Keith Jones, our man in Paris, gives us his update on Day 4 of the UN Climate Conference…
Today I was looking at the granular level of how people are using props and messages to engage, provoke and debate. Art and imaging is thick on the ground here. Which is great for making people stop and take notice – but the messages come over best through people talking to people. Overall the mood in COP feels like we are in the ‘lets-find-the-middle-ground-especially-if-the-middle-is-closer-to-me-than-you’ area within the negotiation process. The Have’s want to keep on to their Having and the Have Not’s want an equitable share of the Have’s resources.
I had one of those stop in my tracks moment today. I popped into the Indigenous People’s pavilion which was packed to the rafters with people listening. In front of me was the President Anote Tong and Enele Sopoaga, Prime Minister of Kiribati and Tuvalu. I already knew that these and other island nations are right at the pointy end of climate change; last year their first ever cyclone tore into the islands, drinking water has turned saline, year on year flooding, outlying islands disappearing. Hearing a president stating that they are resigned to the fact that even with only a 1.5C temperature rise their country will mostly disappear and that they are now working on a dignified migration of their nation was incredibly moving. He was fighting the fight for other nations now already knowing his country is doomed. Inspiring…. He did not want our pity. He wanted our action!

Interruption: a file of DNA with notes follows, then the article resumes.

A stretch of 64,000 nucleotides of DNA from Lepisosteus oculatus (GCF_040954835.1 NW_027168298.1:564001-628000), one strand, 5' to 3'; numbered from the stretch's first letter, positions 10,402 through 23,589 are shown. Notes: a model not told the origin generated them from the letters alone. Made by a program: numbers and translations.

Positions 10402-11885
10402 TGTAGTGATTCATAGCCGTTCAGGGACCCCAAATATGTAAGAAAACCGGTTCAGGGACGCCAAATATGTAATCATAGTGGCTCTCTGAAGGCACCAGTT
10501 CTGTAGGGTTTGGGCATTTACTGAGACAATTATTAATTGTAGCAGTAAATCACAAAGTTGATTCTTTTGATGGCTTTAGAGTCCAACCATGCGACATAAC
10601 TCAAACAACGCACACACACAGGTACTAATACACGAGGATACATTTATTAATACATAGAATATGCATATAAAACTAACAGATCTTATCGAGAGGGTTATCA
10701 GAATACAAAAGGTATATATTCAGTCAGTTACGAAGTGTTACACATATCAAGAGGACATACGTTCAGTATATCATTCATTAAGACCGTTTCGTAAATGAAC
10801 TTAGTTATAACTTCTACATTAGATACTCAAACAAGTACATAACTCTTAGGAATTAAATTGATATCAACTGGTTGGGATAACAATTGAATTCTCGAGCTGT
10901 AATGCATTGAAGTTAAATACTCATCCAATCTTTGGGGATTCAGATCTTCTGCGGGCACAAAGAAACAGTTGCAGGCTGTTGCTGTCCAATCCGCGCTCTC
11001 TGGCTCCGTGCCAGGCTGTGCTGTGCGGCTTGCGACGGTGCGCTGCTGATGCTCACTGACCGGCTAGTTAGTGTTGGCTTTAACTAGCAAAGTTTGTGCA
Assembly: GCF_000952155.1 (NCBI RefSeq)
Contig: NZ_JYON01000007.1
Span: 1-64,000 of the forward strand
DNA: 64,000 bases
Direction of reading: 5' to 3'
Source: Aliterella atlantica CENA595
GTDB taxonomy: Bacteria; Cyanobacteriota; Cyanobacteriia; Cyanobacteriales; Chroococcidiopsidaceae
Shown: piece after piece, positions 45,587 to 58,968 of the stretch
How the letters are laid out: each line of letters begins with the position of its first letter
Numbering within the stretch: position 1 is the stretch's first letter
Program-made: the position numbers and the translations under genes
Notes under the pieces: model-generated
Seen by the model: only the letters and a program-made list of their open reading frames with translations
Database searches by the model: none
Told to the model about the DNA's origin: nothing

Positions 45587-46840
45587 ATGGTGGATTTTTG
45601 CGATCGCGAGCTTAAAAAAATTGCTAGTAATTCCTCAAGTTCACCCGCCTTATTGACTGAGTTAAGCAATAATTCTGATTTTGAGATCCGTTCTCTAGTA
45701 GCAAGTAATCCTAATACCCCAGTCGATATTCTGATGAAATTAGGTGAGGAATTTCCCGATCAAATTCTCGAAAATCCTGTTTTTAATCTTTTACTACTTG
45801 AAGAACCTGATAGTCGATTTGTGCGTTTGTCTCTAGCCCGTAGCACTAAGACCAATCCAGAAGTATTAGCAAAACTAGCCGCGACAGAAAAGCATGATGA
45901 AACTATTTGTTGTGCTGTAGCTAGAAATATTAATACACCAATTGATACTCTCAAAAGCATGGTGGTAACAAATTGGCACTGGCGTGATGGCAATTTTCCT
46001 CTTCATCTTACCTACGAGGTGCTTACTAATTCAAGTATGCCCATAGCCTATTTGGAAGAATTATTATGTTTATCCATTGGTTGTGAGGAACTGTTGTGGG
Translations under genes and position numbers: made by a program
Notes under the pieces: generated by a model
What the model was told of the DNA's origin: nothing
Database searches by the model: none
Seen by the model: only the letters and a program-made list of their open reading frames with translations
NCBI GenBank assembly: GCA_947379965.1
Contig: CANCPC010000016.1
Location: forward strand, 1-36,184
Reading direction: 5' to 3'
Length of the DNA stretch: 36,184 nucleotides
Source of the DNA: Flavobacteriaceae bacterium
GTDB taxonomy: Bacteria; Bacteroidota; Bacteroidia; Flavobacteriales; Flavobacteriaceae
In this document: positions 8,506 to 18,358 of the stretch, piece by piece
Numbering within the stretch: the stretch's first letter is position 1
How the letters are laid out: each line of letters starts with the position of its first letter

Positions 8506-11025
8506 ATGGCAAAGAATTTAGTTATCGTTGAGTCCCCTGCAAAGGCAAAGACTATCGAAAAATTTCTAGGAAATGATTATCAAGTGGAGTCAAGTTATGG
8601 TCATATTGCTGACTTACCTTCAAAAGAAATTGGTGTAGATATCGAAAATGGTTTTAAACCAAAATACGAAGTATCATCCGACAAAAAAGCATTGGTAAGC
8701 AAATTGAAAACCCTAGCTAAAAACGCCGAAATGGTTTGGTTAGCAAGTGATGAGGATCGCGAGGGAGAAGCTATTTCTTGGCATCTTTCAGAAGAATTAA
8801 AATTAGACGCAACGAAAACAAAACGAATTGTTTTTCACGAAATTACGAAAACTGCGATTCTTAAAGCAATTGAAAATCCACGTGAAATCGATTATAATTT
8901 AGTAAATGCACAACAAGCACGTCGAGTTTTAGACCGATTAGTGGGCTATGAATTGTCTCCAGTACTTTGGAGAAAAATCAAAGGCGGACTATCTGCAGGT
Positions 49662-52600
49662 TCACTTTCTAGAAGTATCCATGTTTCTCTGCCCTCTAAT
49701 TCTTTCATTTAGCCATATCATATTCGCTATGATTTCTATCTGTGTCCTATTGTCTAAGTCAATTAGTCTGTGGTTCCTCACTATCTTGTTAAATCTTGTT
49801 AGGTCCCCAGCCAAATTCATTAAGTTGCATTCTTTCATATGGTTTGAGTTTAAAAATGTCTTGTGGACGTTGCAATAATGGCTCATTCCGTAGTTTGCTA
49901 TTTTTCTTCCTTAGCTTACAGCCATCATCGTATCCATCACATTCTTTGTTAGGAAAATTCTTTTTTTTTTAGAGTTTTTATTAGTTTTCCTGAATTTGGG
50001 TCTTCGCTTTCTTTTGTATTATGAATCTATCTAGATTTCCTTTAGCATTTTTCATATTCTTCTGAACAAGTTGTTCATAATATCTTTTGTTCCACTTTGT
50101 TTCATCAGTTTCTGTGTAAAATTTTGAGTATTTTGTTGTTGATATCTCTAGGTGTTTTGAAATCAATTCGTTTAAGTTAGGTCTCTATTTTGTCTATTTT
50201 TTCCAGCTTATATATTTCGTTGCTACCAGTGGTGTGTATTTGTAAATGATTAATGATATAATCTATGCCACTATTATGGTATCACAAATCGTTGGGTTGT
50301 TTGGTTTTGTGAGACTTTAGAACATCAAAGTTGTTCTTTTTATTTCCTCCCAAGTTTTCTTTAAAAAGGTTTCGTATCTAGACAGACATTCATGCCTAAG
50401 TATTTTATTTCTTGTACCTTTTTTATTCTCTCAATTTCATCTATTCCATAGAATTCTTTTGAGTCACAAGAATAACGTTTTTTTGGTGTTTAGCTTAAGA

The huddling is intense here as it’s the full on communication phase of negotiation. Grouping, conversing, plotting, scenario setting and other such huddling terms. We had our own huddle at the INTO stand with ICOMOS and UNESCO to look at the ‘what’s next’ in getting greater exposure to heritage and culture in the next IPPC climate change report AR6. I don’t believe it! I am now fluent in jargon and acronyms. It’s only been a week! We’ve been invited to present the issue and discuss the process of developing a climate change assessment publicly on the UNESCO stand on Saturday.
Meeting Senegalese people, Indonesians, Congolese and many others today and sharing my own culture and Welsh language. All had approached to talk of the International National Trusts Organisations ethos and the value of heritage and culture not only as something to be conserved but also as a tool to tackle climate change. Some traditional farming practices can help in changing conditions, some historic approaches to land management likewise and so on. Plenty of interest from around the world.